Rabbit Braised in Sour Cream and Horseradish Sauce

By • March 29, 2011 • 7 Comments



Author Notes: When I so the theme of this week contest, to my mined came a picture of my mom in the kitchen crying while gridding horseradish. She always prepared every thing from scratch.
This recipe can be also used for braising poultry.
Kukla

Serves 3-6

  • • 1 Rabbit (4 Pounds, cut in 6 portions)
  • • 2 medium shallots (diced)
  • • 4 cloves garlic (minced)
  • • 3 tablespoons olive oil
  • • Salt, fresh ground black pepper
  • • 1 tablespoon all purpose flour
  • • 1 tablespoon whitevine or champagne vinegar
  • • 2 cups chicken stock
  • • 1 ½ cups sour cream
  • • 2 tablespoons fresh Horseradish (grinded)
  • • 2 teaspoons fresh thyme.
  1. Heat a large nonstick skillet over medium heat. Preheat oven to 325 degrees F.
  2. 1. Clean, wash and cut the Rabbit first along the spine then in 6 portions (3 from each side).2. Dry each portion with paper towel.3. Salt and pepper both sides. 4. Add 3 tablespoons olive oil to the skillet. 5. Brown the rabbit parts evenly on both sides.6. Transfer to a Dutch oven or heavy pot.7. In the same skillet, on medium flame sauté shallots and horseradish, then in about 10 minutes add garlic and cook another minute8. Stir in the vinegar. 9. Mix in flour and cook constantly stirring.10. When the flour is completely absorbed add slowly hot chicken stock.11. With a wooden spoon scrape all the brown bits from the bottom of the skillet.12. Cook until thickened, add sour cream, thyme and bring to a simmer, Taste to adjust the seasonings.13. Pour the sauce over the rabbit, cover the pot, and transfer to oven.14. Cook for one hour or as long as needed for the meat to be very soft.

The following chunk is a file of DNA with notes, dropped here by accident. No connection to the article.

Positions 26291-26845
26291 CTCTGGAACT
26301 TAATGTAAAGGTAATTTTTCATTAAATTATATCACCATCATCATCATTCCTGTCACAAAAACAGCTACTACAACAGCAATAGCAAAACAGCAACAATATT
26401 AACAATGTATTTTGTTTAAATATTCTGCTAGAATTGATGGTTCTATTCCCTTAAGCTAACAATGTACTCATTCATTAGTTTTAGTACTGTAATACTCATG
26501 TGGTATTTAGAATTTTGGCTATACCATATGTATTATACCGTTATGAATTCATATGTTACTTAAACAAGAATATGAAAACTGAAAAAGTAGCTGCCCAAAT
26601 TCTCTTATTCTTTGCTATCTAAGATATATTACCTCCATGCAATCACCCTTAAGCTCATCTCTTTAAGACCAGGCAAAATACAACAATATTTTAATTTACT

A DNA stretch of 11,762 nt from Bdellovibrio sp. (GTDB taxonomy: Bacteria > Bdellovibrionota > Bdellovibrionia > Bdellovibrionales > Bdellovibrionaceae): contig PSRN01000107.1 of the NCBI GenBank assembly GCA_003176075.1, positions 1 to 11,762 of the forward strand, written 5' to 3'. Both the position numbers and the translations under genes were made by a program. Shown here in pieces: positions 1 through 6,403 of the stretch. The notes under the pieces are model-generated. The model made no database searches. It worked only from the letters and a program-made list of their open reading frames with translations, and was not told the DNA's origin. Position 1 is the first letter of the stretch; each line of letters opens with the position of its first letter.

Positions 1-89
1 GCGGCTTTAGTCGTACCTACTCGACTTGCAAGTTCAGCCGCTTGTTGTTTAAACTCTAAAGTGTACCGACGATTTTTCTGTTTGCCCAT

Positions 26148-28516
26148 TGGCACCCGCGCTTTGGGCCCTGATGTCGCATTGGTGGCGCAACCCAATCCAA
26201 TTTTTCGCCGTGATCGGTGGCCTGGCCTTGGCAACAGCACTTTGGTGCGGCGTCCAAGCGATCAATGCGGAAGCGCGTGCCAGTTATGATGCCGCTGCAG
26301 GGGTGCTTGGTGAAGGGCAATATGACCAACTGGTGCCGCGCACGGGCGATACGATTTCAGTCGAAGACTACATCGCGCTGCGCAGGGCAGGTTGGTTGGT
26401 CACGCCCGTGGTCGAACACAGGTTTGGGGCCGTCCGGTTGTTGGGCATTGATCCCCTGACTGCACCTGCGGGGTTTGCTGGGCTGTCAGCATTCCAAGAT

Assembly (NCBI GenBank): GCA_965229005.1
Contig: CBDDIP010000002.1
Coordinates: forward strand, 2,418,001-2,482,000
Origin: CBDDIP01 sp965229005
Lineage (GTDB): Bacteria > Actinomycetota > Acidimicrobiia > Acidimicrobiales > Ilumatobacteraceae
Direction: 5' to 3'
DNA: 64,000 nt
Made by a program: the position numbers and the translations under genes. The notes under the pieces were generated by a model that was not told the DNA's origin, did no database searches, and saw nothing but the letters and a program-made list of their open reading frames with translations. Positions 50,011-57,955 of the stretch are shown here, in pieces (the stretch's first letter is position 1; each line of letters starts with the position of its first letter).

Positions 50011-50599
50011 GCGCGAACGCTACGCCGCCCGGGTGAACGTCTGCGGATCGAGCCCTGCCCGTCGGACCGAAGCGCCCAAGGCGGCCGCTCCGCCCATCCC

3. Serve over rice or buttered noodles. It is also very tasty over sour cream mashed potatoes or roasted vegetables. Garnish with chopped herbs and green peas (quickly sautéed in a little butter and lemon juice).
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Tags: Easy, savory

Comments (7) Questions (0)

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over 3 years ago Rmadievsky

This sounds great! Can't wait to try it

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over 3 years ago Kukla

Greenstuff! Thank you for the comment.
Rhubarb is very sour; I don’t think it is going to work in savory.
Try my recipe "Anise Rhubarb Compote". Make the syrup with just 1 tablespoon of honey.
You can also convert this recipe to Chutney by sautéing some diced shallots in butter, and then adding rhubarb, honey, orange zest and orange sections.
Tank’s again. Enjoy!

Chris_in_oslo

over 3 years ago Greenstuff

Chris is a trusted source on General Cooking

Thanks, I have a lot of rhubarb experience, and it can really work in savory dishes, but it can also be tricky. It has occurred to me to make it a compote or chutney on the side. I'll check out your suggestion. Thanks again.

Chris_in_oslo

over 3 years ago Greenstuff

Chris is a trusted source on General Cooking

A quick update--rabbit and rhubarb are REALLY good together. Who would've thought it1

Chris_in_oslo

over 3 years ago Greenstuff

Chris is a trusted source on General Cooking

Just came home with a rabbit and was casting about for something new... I also came home with some beautiful rhubarb, which I was hoping to incorporate into something savory instead of sweet. I'm thinking it might complement horseradish pretty well; what do you think? (I leave the ribs on too.)

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over 3 years ago aargersi

Abbie is a trusted source on General Cooking.

Yum - I love rabbit, this may be this year's Easter Dinner! Do you cut the ribs off or leave them on?

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over 3 years ago Kukla

Thak You.
I leave the ribs on. The meat on the ribs is succulent .
Bon Appetite!